Joe Alexander Montoya, 32, of Odessa, was arrested by police on Aug. 24 on a charge of public intoxication. Police said the arrest occurred at 4:40 a.m., when he was found lying in a grass in front of Pecos High School, 1200 S. Park St. Montoya was then transported to the Pecos Criminal Justice Center.
Shaun Michael Thompson, 28, 605 S. Hickory St., was arrested by police on Aug. 24 on a charge of driving while intoxicated (refusal) a Class A misdemeanor. Police said the arrest was made following a traffic stop, while police were investigating a report of gunshots in the 500 block of South Hackberry Street. Thompson was then transported to the Pecos Criminal Justice Center.
Hugo Natividad Rodriguez, 51, 2365 W. Sandia Rd., was arrested by police on Aug. 24 on a charge of public intoxication, a Class C misdemeanor. Police said the arrest was made after they were called to the Town & Country Food Store, 800 W. Palmer St., on a report of a suspicious vehicle. Rodriguez was then transported to the Pecos Criminal Justice Center.
Enrique Romero Jr., 37, 311 E. 14th St., was arrested by police on a warrant for an unspecified Class C misdemeanor violation. Police said the arrest was made at 13th and Cedar streets and Romero was then transported to the Pecos Criminal Justice Center.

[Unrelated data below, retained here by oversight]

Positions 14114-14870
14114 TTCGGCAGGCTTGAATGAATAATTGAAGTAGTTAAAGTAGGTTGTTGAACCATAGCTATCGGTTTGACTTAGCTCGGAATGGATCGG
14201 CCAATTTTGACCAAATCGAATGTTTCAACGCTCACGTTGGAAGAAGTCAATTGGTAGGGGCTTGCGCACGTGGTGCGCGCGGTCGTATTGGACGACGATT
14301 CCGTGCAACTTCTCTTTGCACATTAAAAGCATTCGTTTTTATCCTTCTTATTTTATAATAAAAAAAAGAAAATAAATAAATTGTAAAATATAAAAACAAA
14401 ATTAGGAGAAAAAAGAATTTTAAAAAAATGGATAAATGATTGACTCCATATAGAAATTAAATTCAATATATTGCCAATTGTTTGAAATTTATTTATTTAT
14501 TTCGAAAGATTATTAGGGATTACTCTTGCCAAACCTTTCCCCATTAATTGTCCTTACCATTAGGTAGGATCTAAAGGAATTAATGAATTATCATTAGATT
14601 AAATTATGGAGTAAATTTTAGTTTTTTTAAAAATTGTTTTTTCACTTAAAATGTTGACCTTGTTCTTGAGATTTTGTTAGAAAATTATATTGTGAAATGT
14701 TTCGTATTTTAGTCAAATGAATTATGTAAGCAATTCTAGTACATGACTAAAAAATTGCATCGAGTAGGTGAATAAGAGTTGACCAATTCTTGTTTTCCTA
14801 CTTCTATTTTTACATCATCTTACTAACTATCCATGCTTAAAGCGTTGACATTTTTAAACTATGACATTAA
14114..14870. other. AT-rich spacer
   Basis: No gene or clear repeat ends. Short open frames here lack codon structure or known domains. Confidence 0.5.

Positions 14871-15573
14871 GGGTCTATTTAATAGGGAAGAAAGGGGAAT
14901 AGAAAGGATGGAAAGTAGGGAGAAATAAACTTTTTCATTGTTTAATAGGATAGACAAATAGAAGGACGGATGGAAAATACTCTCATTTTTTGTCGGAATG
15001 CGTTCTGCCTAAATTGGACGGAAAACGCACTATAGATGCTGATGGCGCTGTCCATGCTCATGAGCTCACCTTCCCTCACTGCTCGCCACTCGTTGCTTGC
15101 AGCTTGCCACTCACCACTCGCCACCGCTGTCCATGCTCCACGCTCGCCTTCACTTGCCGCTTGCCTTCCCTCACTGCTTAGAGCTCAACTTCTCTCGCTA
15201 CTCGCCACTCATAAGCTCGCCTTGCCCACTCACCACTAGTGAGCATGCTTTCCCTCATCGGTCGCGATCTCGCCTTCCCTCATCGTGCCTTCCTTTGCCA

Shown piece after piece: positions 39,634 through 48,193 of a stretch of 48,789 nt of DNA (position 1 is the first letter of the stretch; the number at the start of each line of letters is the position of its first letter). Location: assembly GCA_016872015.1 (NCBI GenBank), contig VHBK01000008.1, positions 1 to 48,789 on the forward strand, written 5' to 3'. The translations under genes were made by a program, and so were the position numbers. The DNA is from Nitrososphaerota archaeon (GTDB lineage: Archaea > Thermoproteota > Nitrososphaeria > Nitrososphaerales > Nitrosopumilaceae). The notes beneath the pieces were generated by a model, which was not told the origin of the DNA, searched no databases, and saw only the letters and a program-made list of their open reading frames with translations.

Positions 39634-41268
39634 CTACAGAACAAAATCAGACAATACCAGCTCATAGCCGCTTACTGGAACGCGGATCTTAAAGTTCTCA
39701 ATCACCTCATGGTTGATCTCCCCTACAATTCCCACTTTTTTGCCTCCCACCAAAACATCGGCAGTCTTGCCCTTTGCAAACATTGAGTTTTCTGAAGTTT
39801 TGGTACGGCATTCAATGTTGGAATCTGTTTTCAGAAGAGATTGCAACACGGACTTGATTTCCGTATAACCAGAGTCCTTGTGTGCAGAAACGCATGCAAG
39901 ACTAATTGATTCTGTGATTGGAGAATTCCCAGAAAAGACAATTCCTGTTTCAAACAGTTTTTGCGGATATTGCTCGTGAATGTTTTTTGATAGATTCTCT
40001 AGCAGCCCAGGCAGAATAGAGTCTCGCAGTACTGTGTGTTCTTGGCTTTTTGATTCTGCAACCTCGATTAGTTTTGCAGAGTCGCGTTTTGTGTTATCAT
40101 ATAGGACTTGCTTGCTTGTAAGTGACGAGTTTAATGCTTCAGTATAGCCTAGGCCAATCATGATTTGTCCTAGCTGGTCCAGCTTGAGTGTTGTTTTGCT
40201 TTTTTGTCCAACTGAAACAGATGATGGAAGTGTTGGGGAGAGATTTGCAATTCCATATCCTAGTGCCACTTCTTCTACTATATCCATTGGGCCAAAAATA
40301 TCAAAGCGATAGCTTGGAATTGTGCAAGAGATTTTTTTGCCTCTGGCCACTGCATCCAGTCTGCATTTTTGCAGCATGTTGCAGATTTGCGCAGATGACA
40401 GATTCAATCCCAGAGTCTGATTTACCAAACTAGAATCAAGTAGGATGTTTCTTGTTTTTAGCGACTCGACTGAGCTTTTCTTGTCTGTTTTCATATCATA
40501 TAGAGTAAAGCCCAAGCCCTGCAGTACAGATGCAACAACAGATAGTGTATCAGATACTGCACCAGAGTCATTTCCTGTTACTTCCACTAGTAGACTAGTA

Jose Alejandro Morales, 39, 332 N. Cypress St., was arrested by police on Aug. 25 on a warrant for an unspecified incident. Police said the arrest was made at 6:50 p.m. in the 100 block of East 13th Street, and Morales was then transported to the Pecos Criminal Justice Center.
Jose Luis Garcia, 44, 611 S. Pine St., was arrested by police on Aug. 25 on a warrant for default payment on an earlier charge of theft under $50, a Class C misdemeanor. Police said the arrest was made at Sixth and Peach streets, and Garcia was then transported to the Pecos Criminal Justice Center.
Timothy Allen Harris, 23, of Jonesville, La., was arrest on Aug. 27 on a charge of public intoxication, a Class C misdemeanor. Police said the arrest was made after officers were called to Reeves County Hospital in response to a disturbance. Harris was then transported to the Pecos Criminal Justice Center.
Manuela Leos Hernandez, 28, 207 S. Walnut St., was arrested by police on Aug. 29 on a warrant for forgery, a third degree felony. Police said the arrest was made at 7:51 p.m. at her home, and Hernandez was then transported to the Pecos Criminal Justice Center.
Joshua Vela, 19, 816 W. Second St., was arrested by police on Aug. 20 on a charge of evading arrest or detention, a Class B misdemeanor. Police said the arrest was made at 1005 S. Ash St., and Vela was then transported to the Pecos Criminal Justice Center.
Joe Daniel Rubio, 22, 1113 S. Orange St., was arrested by police on Aug. 16 on a charge of furnishing alcohol to a minor, a Class A misdemeanor, and a warrant for an unspecified charge issued out of the Midland County’s Sheriff’s Office. The arrest was made in the 500 block of South Mulberry Street, and Rubio was then transported to the Pecos Criminal Justice Center.